The Prince of Pulp

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Writer Mickey Spillane poses on location for the "The Girl Hunters" in New York in this July 1963 portrait

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Mike is constantly fighting off gorgeous babes. "Damn you," says Connie in Vengeance Is Mine!, "I never tried so hard to make a guy who won't be made." Or else he's engaging in foreplay and deferring the climactic act. "'You're even better than I thought,' she said. 'You're a man with the instincts of some jungle animal. It has to be when you say so, doesn't it?' ... 'Not before,' I told her." The plot logic is twofold: that Hammer can't have sex with the woman he's going to kill on the last page, and that is trying to be faithful to his ever-lovin' Velda. But the way it plays is that Mike is less turned on by women who show they're turned on to him; maybe he thinks they've cheapened themselves. Or maybe he's just shy of sex. (In the Collins film, Jane Rodgers Spillane, Mickey's third and last wife, recalled with a smile that "Sex was taboo with him until we were married.")

Sex and violence are incestuously twinned in Hammer's mind. For him, every encounter is intimate. He gets in the faces both of his adversaries and of his for-the-moment girlfriends. Both forms of intervention involve a sock in the mouth, leading Mike to one of two responses: kiss or kill. And every smooch is a heavyweight event. ("I kissed her so hard I hurt my mouth this time.") Sex is violent, and violence sexy. They are the two things that give him a thrill. And once in a while he can combine the two. "I don't hit women," he genially assures pearly Shirley Eaton In The Girl Hunters. "I always kick 'em."

As a man's man, Hammer knows the code of brawling; he can instinctively anticipate a man's moves. He initiates contact with men. But women initiate it with him. (He's the female to their sexually avaricious male.) Being on the receiving end makes women a mystery to him. He can joke about it, saying, of lipstick, "I could never figure out why the stuff came off women so easy and off the men so hard." Other times he's just perplexed: "What is it that gives them that look as if they know the problem and the answer too, yet hold it back because it's something you have to discover yourself?" Poor Mike: he thinks that if he doesn't know something it's not worth knowing. So he's forever lumbering into the traps, innocent or near-fatal, that women set for him. And when another man dares to claim the sexual prize Hammer keeps turning down, he gets in a competitive fury. Mike put the lousy in jealousy.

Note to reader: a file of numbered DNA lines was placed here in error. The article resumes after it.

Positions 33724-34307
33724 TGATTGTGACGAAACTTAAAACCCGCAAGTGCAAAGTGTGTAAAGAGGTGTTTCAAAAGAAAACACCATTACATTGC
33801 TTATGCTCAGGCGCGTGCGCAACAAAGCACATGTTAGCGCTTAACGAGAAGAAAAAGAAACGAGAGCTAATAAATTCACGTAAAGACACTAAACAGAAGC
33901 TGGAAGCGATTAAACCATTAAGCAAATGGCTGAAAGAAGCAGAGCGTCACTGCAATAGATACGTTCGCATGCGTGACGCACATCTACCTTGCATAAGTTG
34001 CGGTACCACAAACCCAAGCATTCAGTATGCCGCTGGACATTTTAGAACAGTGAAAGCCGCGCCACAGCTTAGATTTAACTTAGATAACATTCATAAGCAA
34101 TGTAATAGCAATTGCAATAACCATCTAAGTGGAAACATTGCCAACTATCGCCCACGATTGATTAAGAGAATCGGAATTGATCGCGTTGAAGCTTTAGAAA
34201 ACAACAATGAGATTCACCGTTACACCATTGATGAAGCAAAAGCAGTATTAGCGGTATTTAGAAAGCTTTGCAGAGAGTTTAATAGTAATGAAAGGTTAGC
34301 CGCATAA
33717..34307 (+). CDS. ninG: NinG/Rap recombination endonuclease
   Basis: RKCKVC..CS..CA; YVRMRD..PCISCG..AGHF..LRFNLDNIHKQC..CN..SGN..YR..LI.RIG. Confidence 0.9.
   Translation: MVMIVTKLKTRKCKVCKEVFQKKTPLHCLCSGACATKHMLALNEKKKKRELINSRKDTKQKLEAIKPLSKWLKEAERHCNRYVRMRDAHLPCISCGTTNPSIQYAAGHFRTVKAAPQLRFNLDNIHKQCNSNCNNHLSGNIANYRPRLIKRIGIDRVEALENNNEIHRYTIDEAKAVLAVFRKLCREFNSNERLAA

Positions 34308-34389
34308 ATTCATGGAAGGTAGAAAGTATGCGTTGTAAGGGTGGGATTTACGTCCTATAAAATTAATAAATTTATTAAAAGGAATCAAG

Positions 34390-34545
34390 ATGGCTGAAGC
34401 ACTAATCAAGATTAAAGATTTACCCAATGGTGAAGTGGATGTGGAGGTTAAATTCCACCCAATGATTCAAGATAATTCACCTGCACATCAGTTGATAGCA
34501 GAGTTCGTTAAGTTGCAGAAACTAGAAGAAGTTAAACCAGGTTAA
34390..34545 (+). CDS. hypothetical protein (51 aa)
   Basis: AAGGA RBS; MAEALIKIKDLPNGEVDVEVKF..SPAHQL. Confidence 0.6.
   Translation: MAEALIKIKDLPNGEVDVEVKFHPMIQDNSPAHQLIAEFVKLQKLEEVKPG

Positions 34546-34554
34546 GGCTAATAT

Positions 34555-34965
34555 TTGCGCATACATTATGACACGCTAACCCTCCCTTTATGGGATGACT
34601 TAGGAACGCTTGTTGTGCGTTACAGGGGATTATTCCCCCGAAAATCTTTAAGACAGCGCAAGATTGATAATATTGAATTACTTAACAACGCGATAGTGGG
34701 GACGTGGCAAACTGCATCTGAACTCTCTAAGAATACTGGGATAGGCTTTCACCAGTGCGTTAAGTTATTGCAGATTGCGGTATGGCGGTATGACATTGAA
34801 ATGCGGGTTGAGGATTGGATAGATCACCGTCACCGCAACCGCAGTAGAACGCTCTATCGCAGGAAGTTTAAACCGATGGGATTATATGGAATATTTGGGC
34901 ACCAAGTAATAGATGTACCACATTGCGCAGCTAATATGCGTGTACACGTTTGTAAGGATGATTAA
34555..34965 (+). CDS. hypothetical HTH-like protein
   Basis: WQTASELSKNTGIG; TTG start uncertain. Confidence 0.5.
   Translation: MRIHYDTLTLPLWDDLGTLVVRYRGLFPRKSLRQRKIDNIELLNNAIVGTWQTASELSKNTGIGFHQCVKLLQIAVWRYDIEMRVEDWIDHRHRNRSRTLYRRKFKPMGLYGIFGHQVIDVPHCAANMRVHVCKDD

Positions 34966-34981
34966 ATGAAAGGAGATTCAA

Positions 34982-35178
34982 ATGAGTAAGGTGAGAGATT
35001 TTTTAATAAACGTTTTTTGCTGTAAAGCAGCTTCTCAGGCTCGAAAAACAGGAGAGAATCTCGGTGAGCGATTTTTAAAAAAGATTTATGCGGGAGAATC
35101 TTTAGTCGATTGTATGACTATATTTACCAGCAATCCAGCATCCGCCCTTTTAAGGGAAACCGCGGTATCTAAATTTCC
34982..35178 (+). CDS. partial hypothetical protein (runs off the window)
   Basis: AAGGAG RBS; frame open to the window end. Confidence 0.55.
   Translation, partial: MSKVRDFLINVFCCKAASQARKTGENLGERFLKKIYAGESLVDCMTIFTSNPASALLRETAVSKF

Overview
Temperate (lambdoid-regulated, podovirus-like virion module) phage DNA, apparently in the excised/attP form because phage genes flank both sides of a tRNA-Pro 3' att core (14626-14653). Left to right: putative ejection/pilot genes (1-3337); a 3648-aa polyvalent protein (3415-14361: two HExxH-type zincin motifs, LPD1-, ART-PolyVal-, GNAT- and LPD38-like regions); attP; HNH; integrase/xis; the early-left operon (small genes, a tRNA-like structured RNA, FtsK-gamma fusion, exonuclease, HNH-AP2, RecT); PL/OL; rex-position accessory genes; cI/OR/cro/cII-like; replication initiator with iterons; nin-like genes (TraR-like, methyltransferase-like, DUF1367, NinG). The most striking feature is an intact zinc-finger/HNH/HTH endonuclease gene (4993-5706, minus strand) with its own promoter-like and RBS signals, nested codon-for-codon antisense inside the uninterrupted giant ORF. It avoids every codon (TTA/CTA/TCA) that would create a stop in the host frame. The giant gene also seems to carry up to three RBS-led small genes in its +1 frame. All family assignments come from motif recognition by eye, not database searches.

In I, the Jury, Hammer takes Charlotte to the movies: "...we sat through two and a half hours of a fantastic murder mystery that had more holes in it than a piece of Swiss cheese and a Western that moved as slowly as the Long Island Railroad in a snowstorm. When we got out I thought I had blisters on my butt."

Spillane didn't have much more luck with the films made from his novels than Hammer did that afternoon with Charlotte. He sold his movie rights to the English director-producer Victor Saville. "I always thought that Saville would have the sense to do what was right," Spillane told Collins. "He never did." The result was four '50s big-screen adaptations: three cheap little dogs (I, the Jury, The Long Night and My Gun Is Quick) and one large, strange, rabid animal (Kiss Me Deadly).

Hammett, Chandler and James M. Cain all wrote novels that were turned into A pictures (respectively, The Maltese Falcon, The Big Sleep and Double Indemnity) that still play well today. Spillane, who outsold them all, and I mean all together, should have got some sharp films made from his work, through his power or the law of averages. But the very elements that made him a hot property on the paperback market — the sex and violence — made him too hot for '50s Hollywood. If the studio bosses didn't exactly blacklist Spillane, they didn't rush to film his books.

I, the Jury was written and directed by Harry Essex, a specialist in science-fiction screenplays (It Came from Outer Space, The Creature from the Black Lagoon) who had no notion of alchemizing menace from pictures and performances. Shot in 3D by noir whiz John Alton, and featuring occasional thrusts into the camera (a rifle, a dying man's hand, the pointed bra worn under a satiny blouse by Peggie Castle as Charlotte), the movie stays perfunctorily faithful to the book, including the use of a few famous lines. "Act like a clam or I'll open ya up like one" is there, and of course the final fatal dialogue.